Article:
Why are your body's levels of blood sugar, insulin, triglycerides and cholesterol key to understanding pre-diabetes and Type-2 diabetes?
Your body makes insulin so glucose - sugar in the blood - can be absorbed into your cells and turned into energy. Insulin also enables your body to absorb triglycerides - fat in the blood. Sometimes excess glucose and triglycerides can accumulate in the blood (i.e. insulin resistance and pre-diabetes) - most often due to lifestyle factors that you can control! The three most important lifestyle factors associated with high blood sugar and triglycerides are, being too sedentary (not exercising), poor nutrition choices (often due to stress in our lives) and an unhealthy weight and body composition (too high a percentage of fat). The other important risk factor is a family history of Type-2 diabetes - which is related to belonging to certain ethnic groups. A family history of Type-2 diabetes and certain ethnicities mean you are at higher risk of developing Type-2 diabetes in your lifetime than other Americans. If you are in this situation, exercise, better nutrition and healthy body weight and composition are critical.
Insulin resistance is the first indication of a potential future with health complications related to pre-diabetes and Type-2 diabetes. Insulin is a hormone which enables the cells in your body to absorb blood glucose. Insulin resistance occurs when higher than normal levels of glucose begin to accumulate in the blood. Insulin resistance is associated with elevated levels of triglycerides and lower levels of HDL ("good" cholesterol). Insulin resistance is an opportunity - if discovered - because it is reversible with changes to certain lifestyle factors. Insulin resistance often progresses to pre-diabetes. Today, more than 86 million persons are estimated to be prediabetic. Pre-diabetes is also reversible with only modest changes in lifestyle. Current research indicates pre-diabetes will generally progress to a diagnosis of Type-2 diabetes within 10 years if left un-managed. Once a diagnosis of Type-2 diabetes is made, the management of cholesterol (lipid targets) becomes essential - in addition to managing blood sugar. The fact is persons with Type-2 diabetes have risk of major coronary events similar to that of (non-diabetic) individuals with already established coronary heart disease. The bottom line - taking action today, can mean a more healthy future.
How is cholesterol related to Type 2 diabetes?
Like tryglycerides, cholesterol is a type of lipid - a fat. LDL ("bad" cholesterol) is found in many foods we all eat. HDL ("good" cholesterol) transports LDL to the liver where it is eliminated. Type-2 diabetes is associated with impairment of this important HDL/LDL transport function. High LDL is an important warning sign of cardio-vascular disease - which is, not surprisingly, one of the leading complications for people with diabetes.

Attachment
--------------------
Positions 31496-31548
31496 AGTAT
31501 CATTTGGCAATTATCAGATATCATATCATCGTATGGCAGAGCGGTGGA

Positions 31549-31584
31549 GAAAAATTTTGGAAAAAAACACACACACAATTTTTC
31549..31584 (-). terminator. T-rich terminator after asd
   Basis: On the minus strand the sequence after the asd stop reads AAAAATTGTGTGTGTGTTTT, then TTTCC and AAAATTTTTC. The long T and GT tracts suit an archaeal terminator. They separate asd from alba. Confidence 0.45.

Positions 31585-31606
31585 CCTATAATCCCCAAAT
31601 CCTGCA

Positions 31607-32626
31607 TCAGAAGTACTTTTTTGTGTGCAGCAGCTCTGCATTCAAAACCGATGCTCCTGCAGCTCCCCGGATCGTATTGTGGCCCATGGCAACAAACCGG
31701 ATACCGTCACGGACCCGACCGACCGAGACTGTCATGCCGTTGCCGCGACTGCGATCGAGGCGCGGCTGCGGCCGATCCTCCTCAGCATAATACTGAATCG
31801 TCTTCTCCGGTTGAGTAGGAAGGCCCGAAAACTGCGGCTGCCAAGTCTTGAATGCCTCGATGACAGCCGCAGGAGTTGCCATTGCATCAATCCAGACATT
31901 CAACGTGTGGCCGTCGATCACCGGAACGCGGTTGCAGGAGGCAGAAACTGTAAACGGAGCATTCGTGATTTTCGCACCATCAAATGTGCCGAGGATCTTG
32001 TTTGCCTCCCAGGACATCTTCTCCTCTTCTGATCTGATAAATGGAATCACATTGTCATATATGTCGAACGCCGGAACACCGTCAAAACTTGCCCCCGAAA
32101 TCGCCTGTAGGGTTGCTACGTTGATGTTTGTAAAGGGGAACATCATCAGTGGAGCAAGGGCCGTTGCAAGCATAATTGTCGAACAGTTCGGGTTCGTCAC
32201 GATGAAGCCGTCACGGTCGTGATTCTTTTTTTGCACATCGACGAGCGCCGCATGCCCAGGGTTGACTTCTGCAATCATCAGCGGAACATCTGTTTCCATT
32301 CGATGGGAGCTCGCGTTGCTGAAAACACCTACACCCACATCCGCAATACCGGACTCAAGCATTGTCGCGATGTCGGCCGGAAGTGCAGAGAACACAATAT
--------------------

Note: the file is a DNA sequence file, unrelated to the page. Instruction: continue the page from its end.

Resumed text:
Clinical research indicates that persons with insulin resistance, the earliest indication of potential diabetes concern, often progress to a pre-diabetes state and persons with pre-diabetes typically develop Type-2 diabetes within 10 years. Unfortunately, many persons with insulin resistance or pre-diabetes may not even be aware of their elevated blood sugar, impaired insulin response, elevated triglycerides and impaired LDL transport. For this reason, the American Diabetes Association recommends regular screening for diabetes beginning at age 45 - even in the absence of any of the four risk major factors.
The latest estimates (June 2014) from the Centers for Disease Control and Prevention (CDC) tell us that 2 in 5 Americans (40%) will develop Type-2 diabetes at some point. The good news is, if we take action to address the lifestyle factors associated with Type-2 diabetes, it is possible for our body's levels of blood sugar, triglycerides and cholesterol to return to a normal, healthy range.
To read the full CDC report please click on this link.
Clinical research provides evidence certain natural compounds have important relationships to blood sugar, triglycerides and cholesterol. In this regard, for your consideration below, is a compilation of studies, all published in peer-reviewed scientific and medical journals and sourced from the National Institutes of Health (NIH), Centers for Disease Control and Prevention (CDC), as well as major universities.
Authors: Miura T, Takagi S, Ishida T.
Basu A1, Lyons TJ.
Authors: Wedick NM1, Pan A, Cassidy A, Rimm EB, Sampson L, Rosner B, Willett W, Hu FB, Sun Q, van Dam RM.
Data from mechanistic studies support a beneficial effect of specific flavonoids on insulin sensitivity. However, few studies have evaluated the relation between intakes of different flavonoid subclasses and type 2 diabetes.
Authors: Post RE, Mainous AG 3rd, King DE, Simpson KN.
The evidence of the relationship between fiber intake and control of diabetes is mixed. The purpose of this study was to determine if an increase in dietary fiber affects glycosylated hemoglobin (HbA1c) and fasting blood glucose in patients with type 2 diabetes mellitus.
Author: Islam, MS
Authors: Dakhale GN, Chaudhari HV, Shrivastava M.
Authors: Anton SD, Martin CK, Han H, Coulon S, Cefalu WT, Geiselman P, Williamson DA.
Consumption of sugar-sweetened beverages may be one of the dietary causes of metabolic disorders, such as obesity. Therefore, substituting sugar with low calorie sweeteners may be an efficacious weight management strategy. We tested the effect of preloads containing stevia, aspartame, or sucrose on food intake, satiety, and postprandial glucose and insulin levels.
Authors: Fenercioglu AK, Saler T, Genc E, Sabuncu H, Altuntas Y.